Zack Wheeler
ESNY Graphic, AP Photo

Heading into this offseason, the New York Mets will have an open starting rotation spot; but how will their front office fill that vacant position?

Once New York Mets general manager Brodie Van Wagenen decides on who’ll be managing his team next season, he’ll need to begin planning to address the final spot in the pitching rotation.

Currently, the Mets have a few options to decide on to determine who’ll become the fifth pitcher in the starting rotation to begin the 2020 season.

Previously, that spot had been occupied by RHP Zack Wheeler, who’s set to become a free agent once free agency officially begins exactly one day after the conclusion of the World Series. Both sides had reportedly discussed a potential contract extension during the regular season, but neither side could come to an agreement.

It has also been speculated that Wheeler will be seeking a multi-year deal worth approximately $15-$20 million per season. At that rate, a reunion with the 29-year-old may become difficult for Van Wagenen and the Mets. Following arbitration hearings and contract tenders, the Mets are only expected to have around $15-$20 million in payroll flexibility this winter.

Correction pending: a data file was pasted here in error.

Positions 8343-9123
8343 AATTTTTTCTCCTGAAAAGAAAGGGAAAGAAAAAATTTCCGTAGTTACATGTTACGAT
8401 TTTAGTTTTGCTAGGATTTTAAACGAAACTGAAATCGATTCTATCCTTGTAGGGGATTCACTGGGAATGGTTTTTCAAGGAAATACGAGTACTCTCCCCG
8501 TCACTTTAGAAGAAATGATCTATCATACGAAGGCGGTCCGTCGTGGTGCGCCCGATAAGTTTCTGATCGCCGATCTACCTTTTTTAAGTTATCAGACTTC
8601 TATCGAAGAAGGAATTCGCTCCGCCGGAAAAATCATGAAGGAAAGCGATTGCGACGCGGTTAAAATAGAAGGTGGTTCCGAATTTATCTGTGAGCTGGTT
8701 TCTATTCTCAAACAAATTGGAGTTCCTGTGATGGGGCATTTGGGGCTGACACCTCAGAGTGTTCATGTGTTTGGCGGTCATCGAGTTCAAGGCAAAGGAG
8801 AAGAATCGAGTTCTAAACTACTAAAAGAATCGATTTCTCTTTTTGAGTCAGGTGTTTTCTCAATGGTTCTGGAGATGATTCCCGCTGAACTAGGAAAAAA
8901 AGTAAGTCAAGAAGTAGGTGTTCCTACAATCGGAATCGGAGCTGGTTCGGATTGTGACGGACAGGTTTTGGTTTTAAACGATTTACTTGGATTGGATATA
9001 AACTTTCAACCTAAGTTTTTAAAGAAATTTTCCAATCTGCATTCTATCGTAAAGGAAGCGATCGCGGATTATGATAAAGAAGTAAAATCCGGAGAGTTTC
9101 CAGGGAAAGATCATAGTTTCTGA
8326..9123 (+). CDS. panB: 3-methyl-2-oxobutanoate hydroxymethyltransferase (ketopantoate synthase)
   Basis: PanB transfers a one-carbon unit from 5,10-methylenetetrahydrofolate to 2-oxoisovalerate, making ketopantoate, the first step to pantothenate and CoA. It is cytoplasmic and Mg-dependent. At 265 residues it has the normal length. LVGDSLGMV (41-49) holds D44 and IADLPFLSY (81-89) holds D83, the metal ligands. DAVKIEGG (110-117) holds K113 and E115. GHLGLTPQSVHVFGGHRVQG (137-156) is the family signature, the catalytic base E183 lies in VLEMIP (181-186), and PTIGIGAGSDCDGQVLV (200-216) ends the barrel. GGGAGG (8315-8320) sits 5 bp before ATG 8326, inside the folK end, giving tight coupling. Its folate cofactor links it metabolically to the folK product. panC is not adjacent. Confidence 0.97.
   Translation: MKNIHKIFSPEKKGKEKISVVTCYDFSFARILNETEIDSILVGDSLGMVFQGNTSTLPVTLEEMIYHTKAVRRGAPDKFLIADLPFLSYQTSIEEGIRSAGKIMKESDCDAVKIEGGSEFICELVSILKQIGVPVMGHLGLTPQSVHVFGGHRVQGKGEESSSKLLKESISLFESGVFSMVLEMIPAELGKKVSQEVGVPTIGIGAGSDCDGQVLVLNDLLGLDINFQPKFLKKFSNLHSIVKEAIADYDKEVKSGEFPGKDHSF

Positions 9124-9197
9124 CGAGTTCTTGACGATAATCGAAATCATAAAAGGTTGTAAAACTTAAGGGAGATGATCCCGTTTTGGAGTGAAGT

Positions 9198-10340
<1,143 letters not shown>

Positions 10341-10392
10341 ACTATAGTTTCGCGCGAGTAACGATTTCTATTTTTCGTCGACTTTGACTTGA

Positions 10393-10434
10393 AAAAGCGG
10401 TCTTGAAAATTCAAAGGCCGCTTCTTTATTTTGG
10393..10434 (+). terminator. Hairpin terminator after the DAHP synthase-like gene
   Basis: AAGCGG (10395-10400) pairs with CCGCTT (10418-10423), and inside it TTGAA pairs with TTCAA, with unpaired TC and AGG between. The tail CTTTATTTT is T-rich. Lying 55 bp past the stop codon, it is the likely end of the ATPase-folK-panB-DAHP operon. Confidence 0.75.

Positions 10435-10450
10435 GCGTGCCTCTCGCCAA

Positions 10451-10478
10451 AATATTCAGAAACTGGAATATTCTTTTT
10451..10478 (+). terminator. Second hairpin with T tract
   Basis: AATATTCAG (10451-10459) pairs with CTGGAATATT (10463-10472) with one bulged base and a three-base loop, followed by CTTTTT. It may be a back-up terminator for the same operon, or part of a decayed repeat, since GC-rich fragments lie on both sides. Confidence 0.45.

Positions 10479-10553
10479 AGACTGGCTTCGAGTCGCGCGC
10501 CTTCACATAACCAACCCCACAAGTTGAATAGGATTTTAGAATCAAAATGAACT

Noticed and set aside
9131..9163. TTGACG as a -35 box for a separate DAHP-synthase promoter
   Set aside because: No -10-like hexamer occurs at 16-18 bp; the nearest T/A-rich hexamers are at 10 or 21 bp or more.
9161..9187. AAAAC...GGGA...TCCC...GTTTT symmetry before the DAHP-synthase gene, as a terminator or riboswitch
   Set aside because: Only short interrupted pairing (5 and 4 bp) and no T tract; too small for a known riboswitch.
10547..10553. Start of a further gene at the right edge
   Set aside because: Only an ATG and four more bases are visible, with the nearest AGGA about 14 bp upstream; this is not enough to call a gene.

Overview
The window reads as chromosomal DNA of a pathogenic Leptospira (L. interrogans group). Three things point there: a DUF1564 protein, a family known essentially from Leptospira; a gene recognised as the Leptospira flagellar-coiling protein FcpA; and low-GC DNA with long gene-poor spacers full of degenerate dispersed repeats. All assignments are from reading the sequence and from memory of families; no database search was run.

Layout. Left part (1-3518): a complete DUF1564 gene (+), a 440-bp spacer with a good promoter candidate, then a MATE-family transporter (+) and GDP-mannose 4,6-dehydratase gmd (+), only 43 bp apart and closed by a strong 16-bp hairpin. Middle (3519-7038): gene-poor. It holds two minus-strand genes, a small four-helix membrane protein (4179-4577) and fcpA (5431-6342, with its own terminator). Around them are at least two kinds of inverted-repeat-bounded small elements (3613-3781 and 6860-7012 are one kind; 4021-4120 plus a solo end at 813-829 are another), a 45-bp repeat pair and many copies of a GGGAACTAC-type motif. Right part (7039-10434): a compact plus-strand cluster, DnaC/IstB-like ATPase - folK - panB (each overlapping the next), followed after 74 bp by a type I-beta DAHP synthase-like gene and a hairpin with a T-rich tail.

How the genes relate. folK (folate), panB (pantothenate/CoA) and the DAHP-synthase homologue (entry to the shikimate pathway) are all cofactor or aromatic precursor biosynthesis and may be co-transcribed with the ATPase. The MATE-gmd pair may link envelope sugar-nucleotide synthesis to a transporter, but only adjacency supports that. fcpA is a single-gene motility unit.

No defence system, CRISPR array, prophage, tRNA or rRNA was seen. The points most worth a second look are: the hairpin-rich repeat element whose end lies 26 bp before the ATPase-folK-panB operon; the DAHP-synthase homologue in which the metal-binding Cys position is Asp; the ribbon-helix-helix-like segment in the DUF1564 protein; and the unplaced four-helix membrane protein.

Barring any kind of Yoenis Cespedes trade this offseason, that number isn’t going to fluctuate very much for the Mets. So, that means unless Wheeler is willing to take a hometown discount, the Mets will have to look elsewhere in free agency to find their next starting pitcher.

Ideally, the Mets would likely prefer to pay no more than $10 million per season to fill that vacant position. Based on the free-agent class for this winter, there are only a handful of pitchers that would be perfect fits for the Mets at that certain price. Tanner Roark and Jake Odorizzi are both intriguing options for the Mets to consider this offseason.